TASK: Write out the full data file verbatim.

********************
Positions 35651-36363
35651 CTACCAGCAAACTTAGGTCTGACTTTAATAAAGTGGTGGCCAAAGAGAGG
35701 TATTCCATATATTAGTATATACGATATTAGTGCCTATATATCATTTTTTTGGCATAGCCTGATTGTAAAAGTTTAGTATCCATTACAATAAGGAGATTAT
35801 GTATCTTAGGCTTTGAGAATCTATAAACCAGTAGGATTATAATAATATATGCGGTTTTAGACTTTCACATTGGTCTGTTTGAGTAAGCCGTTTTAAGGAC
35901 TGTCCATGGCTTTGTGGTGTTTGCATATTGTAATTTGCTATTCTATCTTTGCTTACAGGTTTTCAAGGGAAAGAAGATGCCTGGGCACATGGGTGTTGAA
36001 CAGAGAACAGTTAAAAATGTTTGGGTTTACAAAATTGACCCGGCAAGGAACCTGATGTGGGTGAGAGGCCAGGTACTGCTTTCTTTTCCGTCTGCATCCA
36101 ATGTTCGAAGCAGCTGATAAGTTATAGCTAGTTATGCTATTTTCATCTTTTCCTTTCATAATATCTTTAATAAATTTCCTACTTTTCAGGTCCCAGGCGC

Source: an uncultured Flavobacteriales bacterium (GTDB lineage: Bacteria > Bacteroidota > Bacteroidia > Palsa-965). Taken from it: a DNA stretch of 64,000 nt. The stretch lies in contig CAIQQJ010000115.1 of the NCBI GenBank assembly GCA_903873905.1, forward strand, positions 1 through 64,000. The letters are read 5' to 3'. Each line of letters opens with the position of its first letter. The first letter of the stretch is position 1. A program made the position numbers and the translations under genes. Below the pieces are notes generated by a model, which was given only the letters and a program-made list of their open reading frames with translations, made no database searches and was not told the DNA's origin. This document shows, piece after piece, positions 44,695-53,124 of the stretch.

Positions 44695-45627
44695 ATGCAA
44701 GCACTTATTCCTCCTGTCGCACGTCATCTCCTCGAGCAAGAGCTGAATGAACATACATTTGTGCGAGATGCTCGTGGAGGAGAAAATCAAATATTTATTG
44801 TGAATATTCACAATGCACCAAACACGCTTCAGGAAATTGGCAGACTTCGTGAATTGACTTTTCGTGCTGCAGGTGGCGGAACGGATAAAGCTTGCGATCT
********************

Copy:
Positions 35651-36363
35651 CTACCAGCAAACTTAGGTCTGACTTTAATAAAGTGGTGGCCAAAGAGAGG
35701 TATTCCATATATTAGTATATACGATATTAGTGCCTATATATCATTTTTTTGGCATAGCCTGATTGTAAAAGTTTAGTATCCATTACAATAAGGAGATTAT
35801 GTATCTTAGGCTTTGAGAATCTATAAACCAGTAGGATTATAATAATATATGCGGTTTTAGACTTTCACATTGGTCTGTTTGAGTAAGCCGTTTTAAGGAC
35901 TGTCCATGGCTTTGTGGTGTTTGCATATTGTAATTTGCTATTCTATCTTTGCTTACAGGTTTTCAAGGGAAAGAAGATGCCTGGGCACATGGGTGTTGAA
36001 CAGAGAACAGTTAAAAATGTTTGGGTTTACAAAATTGACCCGGCAAGGAACCTGATGTGGGTGAGAGGCCAGGTACTGCTTTCTTTTCCGTCTGCATCCA
36101 ATGTTCGAAGCAGCTGATAAGTTATAGCTAGTTATGCTATTTTCATCTTTTCCTTTCATAATATCTTTAATAAATTTCCTACTTTTCAGGTCCCAGGCGC

Source: an uncultured Flavobacteriales bacterium (GTDB lineage: Bacteria > Bacteroidota > Bacteroidia > Palsa-965). Taken from it: a DNA stretch of 64,000 nt. The stretch lies in contig CAIQQJ010000115.1 of the NCBI GenBank assembly GCA_903873905.1, forward strand, positions 1 through 64,000. The letters are read 5' to 3'. Each line of letters opens with the position of its first letter. The first letter of the stretch is position 1. A program made the position numbers and the translations under genes. Below the pieces are notes generated by a model, which was given only the letters and a program-made list of their open reading frames with translations, made no database searches and was not told the DNA's origin. This document shows, piece after piece, positions 44,695-53,124 of the stretch.

Positions 44695-45627
44695 ATGCAA
44701 GCACTTATTCCTCCTGTCGCACGTCATCTCCTCGAGCAAGAGCTGAATGAACATACATTTGTGCGAGATGCTCGTGGAGGAGAAAATCAAATATTTATTG
44801 TGAATATTCACAATGCACCAAACACGCTTCAGGAAATTGGCAGACTTCGTGAATTGACTTTTCGTGCTGCAGGTGGCGGAACGGATAAAGCTTGCGATCT